Stocks jump 6% after Senate passes coronavirus relief bill

The floor of the New York Stock Exchange is empty: Because of the coronavirus outbreak, trading is digital only.
The floor of the New York Stock Exchange is empty: Because of the coronavirus outbreak, trading is digital only.
(Kearney Ferguson / NYSE)

U.S. stocks climbed for a third straight day Thursday as a massive coronavirus relief bill got closer to passage by Congress, with Wall Street taking some historically bad unemployment figures in stride.

The benchmark Standard & Poor’s 500 index rose 6.2%, bringing its three-day rally to 17.6%. The Dow Jones industrial average has risen an even steeper 21.3% since Monday, technically entering a bull market.

Nearly 3.3 million Americans applied for unemployment benefits last week, easily shattering the record set in 1982, as layoffs and business shutdowns sweep across the country.

Analysts said the market leaped Thursday because Wall Street knew the bad news on unemployment was coming. The gains this week came as Congress and the Federal Reserve promised an astonishing amount of aid for the economy and markets, hoping to support them as the coronavirus outbreak causes businesses to shut down.


“There is no sugarcoating these numbers — they are bad,” Jamie Cox, managing partner at Harris Financial Group, said of the jobless data. “Markets have had several days to digest what everyone knew was coming; therefore, the market response to these numbers may differ than what people might expect.”

Despite the big gains, the S&P 500 remains 22% below the record high it reached in February, and analysts expect more dire economic headlines — and market turbulence — in the days ahead.

Companies are also expected to report discouraging results in just a few weeks as earnings season begins. Very few have dared to issue forecasts capturing how big a hit the virus will inflict on their profits.

Rising expectations that Congress will approve an unprecedented rescue package for the economy have driven stocks higher this week. Late Wednesday, the Senate unanimously approved the $2.2-trillion plan, which includes direct payments to U.S. households and aid to hard-hit industries. The House of Representatives is expected to approve it Friday.


The prospect of a big financial shot in the arm for businesses and households helped offset some concerns about the steep job losses that the coronavirus has caused.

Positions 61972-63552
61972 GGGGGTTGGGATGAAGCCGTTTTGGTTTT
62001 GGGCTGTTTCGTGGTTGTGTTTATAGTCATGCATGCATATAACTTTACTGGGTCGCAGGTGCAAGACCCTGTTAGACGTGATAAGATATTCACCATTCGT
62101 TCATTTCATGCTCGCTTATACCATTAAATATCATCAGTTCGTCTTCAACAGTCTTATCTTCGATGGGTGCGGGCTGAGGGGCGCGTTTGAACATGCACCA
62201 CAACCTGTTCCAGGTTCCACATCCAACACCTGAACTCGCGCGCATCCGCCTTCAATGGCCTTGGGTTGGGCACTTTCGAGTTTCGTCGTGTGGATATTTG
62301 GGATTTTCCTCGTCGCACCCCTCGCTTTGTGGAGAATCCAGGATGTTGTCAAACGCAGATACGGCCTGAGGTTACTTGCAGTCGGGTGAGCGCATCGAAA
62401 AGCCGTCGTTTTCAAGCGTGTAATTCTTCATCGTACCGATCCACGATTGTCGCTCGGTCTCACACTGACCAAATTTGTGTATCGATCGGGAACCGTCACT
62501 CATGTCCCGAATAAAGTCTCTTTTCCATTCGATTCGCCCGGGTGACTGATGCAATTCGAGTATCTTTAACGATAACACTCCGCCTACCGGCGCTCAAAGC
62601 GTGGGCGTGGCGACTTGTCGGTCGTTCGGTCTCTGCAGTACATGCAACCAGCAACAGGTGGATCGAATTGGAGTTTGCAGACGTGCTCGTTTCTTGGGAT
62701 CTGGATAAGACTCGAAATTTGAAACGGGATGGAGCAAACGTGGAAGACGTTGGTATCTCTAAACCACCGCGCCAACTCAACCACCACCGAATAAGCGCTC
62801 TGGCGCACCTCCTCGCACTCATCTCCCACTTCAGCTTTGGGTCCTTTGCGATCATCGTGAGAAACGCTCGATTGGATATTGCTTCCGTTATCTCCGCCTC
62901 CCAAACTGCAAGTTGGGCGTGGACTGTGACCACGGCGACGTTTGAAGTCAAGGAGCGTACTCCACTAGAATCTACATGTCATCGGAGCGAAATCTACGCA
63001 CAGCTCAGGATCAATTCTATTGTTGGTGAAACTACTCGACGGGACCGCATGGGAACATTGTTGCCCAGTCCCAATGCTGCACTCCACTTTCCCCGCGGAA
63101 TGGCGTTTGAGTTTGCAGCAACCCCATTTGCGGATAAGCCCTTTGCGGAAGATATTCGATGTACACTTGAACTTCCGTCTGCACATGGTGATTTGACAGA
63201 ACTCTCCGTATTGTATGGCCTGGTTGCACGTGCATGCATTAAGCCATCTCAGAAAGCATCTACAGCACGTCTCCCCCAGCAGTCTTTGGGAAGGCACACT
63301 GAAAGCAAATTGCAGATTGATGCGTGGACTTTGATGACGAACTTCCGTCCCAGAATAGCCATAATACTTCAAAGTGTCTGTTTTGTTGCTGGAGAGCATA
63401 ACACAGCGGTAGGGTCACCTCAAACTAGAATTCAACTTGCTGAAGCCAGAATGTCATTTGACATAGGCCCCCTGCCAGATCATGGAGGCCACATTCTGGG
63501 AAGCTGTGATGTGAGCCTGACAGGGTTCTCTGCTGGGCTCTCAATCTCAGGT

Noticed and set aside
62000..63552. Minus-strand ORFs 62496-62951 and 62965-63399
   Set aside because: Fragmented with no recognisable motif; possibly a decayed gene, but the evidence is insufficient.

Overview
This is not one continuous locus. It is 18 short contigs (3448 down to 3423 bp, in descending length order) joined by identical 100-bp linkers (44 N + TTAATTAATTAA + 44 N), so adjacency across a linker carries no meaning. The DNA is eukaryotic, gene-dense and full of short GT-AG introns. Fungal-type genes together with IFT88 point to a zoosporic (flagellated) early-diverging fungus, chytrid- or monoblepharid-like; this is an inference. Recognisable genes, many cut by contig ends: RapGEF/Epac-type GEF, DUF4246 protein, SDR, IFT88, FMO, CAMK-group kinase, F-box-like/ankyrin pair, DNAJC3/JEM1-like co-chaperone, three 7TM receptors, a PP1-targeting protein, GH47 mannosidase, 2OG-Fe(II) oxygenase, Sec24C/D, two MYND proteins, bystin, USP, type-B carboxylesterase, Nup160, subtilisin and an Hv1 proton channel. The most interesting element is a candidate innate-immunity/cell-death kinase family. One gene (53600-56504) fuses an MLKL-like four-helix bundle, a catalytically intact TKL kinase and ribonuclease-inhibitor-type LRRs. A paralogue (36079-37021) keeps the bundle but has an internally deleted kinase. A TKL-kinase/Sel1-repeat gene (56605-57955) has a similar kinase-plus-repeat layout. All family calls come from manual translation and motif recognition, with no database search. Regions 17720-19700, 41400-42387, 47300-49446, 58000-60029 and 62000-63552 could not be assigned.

But if investors are going to maintain confidence, they still need to see stability in banks and, especially, in oil prices, because markets could be in for another slide if oil goes below $20 a barrel, said Andrew Slimmon, managing director and senior portfolio manager at Morgan Stanley Investment Management.

Benchmark U.S. oil slid 7.7% on Thursday to $22.60 a barrel. Goldman Sachs has forecast that it will fall well below $20 a barrel in the next two months because storage will be filled to the brim and wells will have to be shut down.

“I wouldn’t necessarily say that where the market was yesterday we won’t see that again,” Slimmon said. “There is bad news still to come.”


Investors say the market needs three main things to slow its breathtaking drop.

The first is already here: The Federal Reserve has slashed interest rates to nearly zero and offered to buy an unlimited amount of Treasurys to get lending markets running more smoothly. The second is making progress, as the economic rescue plan moves through Congress.

The third, though, is getting more concerning by the day: the accelerating spread of the virus.

The United States has more than 80,000 known cases, and the worldwide number of infections has topped half a million, according to Johns Hopkins University. The death toll has climbed to more than 23,000 people, while more than 120,000 have recovered.


For most people, the novel coronavirus causes mild or moderate symptoms, such as fever and a cough that clear up in two to three weeks. For some, especially older adults and people with preexisting health problems, it can cause more severe illness, including pneumonia, and death.

The yield on the 10-year Treasury fell to 0.83% from 0.85%. It had been as low as 0.77% just before the jobless report was released. Lower yields reflect dimmer expectations for economic growth and greater demand for low-risk assets.

Boeing continued to climb, rising 13.7% — the biggest gainer in the Dow — building on its Wednesday leap of more than 24%, in part on expectations that the aircraft manufacturer stands to gain from the congressional aid package.

The Dow was also adding to its gains this week. The index rose 1,351.62 points, or 6.4%, to 22,552.17. The Nasdaq climbed 413.24 points, or 5.6%, to 7,797.54. The S&P 500 rose 154.51 points to 2,630.07.


Despite the rally this week, analysts say further big drops are likely to be common until there have been enough sustained gains in the market to ease investors’ fear of further declines.

“Historically, you do test the bottom one, two, three times before you’re convinced it’s over, and then you build up again toward that viable rally,” said Quincy Krosby, chief market strategist at Prudential Financial. “What you have here, obviously, is a concern about how deep the recession is going to be and when are we going to come out.”